Disordered eating habits and distorted beliefs about food are issues with which individuals with an eating disorder regularly face. Thus, clinicians must meet the challenge of developing and implementing treatment plans that foster their clients’ ability to develop a healthy relationship with food; meal support is an integral component in helping individuals with an eating disorder accomplish this goal. Meal support entails providing emotional support during meals in order to facilitate an environment in which an individual feels more comfortable consuming the food on their meal plan and redirecting unhealthy behaviors that deter from recovery.
Meal support has been an important aspect of treatment within residential facilities, but family members and friends can also provide this form of support by sitting down to a meal with their loved ones and providing emotional support throughout the meal. Emotional support can occur in the form of giving encouragement and reassurance, helping the individual manage their anxiety and fears surrounding a meal, providing a safe space for an individual to discuss their food-related fears, distracting with a healthy conversation, and promoting relaxation techniques during the course of a meal. A variety of other techniques can be utilized when supporting an individual through a meal, such as:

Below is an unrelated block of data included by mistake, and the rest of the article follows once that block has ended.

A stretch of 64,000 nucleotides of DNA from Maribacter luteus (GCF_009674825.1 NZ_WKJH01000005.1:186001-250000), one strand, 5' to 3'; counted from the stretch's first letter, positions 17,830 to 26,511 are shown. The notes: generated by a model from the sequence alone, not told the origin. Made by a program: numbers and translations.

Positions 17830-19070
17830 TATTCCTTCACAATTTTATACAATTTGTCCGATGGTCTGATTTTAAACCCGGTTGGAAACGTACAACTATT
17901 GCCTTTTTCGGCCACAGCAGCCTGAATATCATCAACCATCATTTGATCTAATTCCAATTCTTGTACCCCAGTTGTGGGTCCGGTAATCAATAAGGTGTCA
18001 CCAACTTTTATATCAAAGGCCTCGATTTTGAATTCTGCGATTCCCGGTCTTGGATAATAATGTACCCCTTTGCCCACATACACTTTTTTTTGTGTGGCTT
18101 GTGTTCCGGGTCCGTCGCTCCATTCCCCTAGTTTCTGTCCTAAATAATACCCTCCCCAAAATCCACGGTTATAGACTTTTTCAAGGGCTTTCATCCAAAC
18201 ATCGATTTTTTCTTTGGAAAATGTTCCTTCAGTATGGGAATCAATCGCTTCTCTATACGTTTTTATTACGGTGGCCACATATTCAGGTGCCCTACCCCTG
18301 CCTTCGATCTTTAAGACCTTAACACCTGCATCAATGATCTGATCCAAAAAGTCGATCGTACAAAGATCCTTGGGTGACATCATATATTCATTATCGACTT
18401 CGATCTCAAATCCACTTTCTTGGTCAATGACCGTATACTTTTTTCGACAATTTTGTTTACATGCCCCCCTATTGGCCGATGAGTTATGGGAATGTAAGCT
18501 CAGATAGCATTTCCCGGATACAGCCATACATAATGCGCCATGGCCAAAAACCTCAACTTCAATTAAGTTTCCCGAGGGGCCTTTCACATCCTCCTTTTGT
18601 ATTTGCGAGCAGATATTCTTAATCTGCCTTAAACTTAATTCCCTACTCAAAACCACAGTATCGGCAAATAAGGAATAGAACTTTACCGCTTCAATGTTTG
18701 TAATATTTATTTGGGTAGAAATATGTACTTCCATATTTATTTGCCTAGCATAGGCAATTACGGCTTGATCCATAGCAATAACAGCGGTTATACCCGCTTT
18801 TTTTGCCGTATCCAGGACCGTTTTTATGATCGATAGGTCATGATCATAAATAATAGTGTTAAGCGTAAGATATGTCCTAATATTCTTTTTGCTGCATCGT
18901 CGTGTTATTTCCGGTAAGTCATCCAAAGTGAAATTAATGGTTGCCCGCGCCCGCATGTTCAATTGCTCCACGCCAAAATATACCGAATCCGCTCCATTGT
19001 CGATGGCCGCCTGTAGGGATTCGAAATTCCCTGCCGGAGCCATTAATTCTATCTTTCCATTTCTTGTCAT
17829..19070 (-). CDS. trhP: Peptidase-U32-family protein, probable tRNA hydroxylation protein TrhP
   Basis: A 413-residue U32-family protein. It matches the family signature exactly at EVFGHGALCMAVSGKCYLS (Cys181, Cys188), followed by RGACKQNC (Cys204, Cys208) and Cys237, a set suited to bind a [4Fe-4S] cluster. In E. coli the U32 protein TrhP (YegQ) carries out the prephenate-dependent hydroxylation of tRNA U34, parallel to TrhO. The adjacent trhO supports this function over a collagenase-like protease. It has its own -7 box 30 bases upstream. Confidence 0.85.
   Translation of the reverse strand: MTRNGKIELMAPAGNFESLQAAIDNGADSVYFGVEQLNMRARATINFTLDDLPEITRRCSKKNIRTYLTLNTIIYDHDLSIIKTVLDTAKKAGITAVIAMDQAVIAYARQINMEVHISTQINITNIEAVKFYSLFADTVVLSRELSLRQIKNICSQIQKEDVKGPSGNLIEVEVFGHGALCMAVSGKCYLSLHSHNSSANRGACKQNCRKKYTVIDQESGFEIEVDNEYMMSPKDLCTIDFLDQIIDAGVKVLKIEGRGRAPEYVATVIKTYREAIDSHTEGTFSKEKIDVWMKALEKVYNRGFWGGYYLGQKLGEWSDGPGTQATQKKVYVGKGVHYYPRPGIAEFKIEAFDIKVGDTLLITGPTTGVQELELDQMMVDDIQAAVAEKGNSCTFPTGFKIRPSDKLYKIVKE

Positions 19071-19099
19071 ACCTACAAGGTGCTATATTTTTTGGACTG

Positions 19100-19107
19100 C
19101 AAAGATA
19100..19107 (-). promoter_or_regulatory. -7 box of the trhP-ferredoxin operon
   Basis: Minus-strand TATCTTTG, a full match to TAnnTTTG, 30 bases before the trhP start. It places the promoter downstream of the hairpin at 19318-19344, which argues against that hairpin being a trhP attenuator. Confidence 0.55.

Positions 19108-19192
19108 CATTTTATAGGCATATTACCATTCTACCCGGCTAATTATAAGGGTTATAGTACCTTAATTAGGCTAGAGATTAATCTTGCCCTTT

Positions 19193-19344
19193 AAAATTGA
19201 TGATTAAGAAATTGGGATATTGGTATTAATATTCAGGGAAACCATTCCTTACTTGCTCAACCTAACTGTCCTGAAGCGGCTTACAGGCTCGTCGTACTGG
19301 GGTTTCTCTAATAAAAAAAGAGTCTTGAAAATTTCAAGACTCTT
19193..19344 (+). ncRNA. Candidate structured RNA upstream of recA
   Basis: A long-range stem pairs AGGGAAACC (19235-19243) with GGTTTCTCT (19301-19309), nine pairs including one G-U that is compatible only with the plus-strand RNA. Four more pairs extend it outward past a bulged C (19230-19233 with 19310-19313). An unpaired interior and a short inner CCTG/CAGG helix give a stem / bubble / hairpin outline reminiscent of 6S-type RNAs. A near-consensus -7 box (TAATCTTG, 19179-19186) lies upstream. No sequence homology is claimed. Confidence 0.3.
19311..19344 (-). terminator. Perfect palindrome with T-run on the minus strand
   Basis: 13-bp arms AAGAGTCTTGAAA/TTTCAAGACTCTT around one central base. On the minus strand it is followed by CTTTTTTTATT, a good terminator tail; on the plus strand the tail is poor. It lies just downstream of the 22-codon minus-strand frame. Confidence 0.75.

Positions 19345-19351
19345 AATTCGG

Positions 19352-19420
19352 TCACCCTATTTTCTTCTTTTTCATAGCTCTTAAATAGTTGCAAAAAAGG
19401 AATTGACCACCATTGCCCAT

- Having light-hearted conversations about topics the person enjoys (e.g., music, movies, art, cars, books, etc.)
- Modeling healthy eating behaviors
- Modeling a healthy relationship with food
- Modeling appropriate social interaction during meals
- Discussing the best ways to support the person with their meal plan
Rather than simply monitoring an individual’s food intake, meal support should provide an individual with the opportunity to challenge their eating disorder thoughts and behaviors in a safe and structured environment in order to normalize healthy eating habits. Furthermore, meal support can help individuals with an eating disorder resolve feelings of shame and guilt that are typically associated with eating by engaging in a conversation unrelated to food, weight, exercise, etc. in order to help the individual learn to emphasize the social aspects of sitting down to a meal with others. Emotional support following a meal can also assist individuals in redirecting urges to binge, purge, or over-exercise after a meal by teaching them ways in which to exchange disordered behaviors for healthier and more effective ways of coping with food-related fear and anxiety.